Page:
Chapter 1: Declarations and Access Control
e assume that because you're planning on becoming certiied, you already knowthe basics o Java. I you're completely new to the language, this chapter—and therest o the book—will be conusing; so be sure you know at least the basics o thelanguage beore diving into this book. That said, we're starting with a brie, high-level reresher toput you back in the Java mood, in case you've been away or awhile.
A Java program is mostly a collection of
talking to other objects by invokingeach other's
. Every object is of a certain
, and that type is defined by a
. Most Java programs use a collection of objects of many differenttypes.
A template that describes the kinds of state and behavior that objectsof its type support.
At runtime, when the Java Virtual Machine (JVM) encounters the
keyword, it will use the appropriate class to make an object which is aninstance of that class. That object will have its own state, and access to all of the behaviors defined by its class.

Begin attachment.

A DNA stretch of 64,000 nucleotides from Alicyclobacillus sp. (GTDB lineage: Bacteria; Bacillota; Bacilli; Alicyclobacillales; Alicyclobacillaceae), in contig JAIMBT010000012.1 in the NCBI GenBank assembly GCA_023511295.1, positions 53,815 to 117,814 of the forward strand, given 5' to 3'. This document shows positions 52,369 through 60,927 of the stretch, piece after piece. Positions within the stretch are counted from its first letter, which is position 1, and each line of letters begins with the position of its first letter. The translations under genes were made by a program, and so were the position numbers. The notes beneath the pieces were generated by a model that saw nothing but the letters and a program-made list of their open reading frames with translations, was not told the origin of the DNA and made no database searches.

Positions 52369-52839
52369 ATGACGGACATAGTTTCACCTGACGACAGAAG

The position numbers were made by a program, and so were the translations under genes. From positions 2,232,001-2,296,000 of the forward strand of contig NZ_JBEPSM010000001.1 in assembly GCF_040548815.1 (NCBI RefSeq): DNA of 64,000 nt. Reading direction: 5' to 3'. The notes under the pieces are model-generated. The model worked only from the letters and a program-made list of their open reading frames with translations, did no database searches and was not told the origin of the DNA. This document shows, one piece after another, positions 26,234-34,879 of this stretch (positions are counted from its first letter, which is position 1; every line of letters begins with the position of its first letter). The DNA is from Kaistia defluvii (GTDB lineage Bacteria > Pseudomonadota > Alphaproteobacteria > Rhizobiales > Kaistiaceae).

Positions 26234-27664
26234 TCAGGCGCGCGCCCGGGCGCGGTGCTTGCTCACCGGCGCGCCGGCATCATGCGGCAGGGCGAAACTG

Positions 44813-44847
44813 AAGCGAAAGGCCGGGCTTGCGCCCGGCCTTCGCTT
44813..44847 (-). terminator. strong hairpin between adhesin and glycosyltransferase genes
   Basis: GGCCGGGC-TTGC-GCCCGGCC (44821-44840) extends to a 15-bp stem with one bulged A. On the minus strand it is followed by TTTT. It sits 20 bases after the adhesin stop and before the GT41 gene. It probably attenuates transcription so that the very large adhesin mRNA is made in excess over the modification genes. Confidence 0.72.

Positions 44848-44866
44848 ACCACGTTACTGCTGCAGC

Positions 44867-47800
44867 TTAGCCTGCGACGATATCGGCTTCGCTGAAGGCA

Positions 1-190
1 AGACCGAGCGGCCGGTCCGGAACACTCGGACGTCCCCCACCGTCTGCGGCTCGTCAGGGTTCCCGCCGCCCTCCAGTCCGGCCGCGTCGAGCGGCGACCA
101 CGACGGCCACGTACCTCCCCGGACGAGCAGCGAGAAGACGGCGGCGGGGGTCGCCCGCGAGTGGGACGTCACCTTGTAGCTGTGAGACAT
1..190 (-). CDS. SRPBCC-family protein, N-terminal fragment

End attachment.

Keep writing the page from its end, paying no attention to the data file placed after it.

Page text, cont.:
) Each object (instance of a class) will have itsown unique set of instance variables as defined in the class. Collectively, thevalues assigned to an object's instance variables make up the object's state.
) When a programmer creates a class, she creates meth-ods for that class. Methods are where the class' logic is stored. Methods arewhere the real work gets done. They are where algorithms get executed, anddata gets manipulated.
Identiiers and Keords
All the Java components we just talked about—classes, variables, and methods—need names. In Java these names are called
, and, as you might expect,there are rules for what constitutes a legal Java identifier. Beyond what's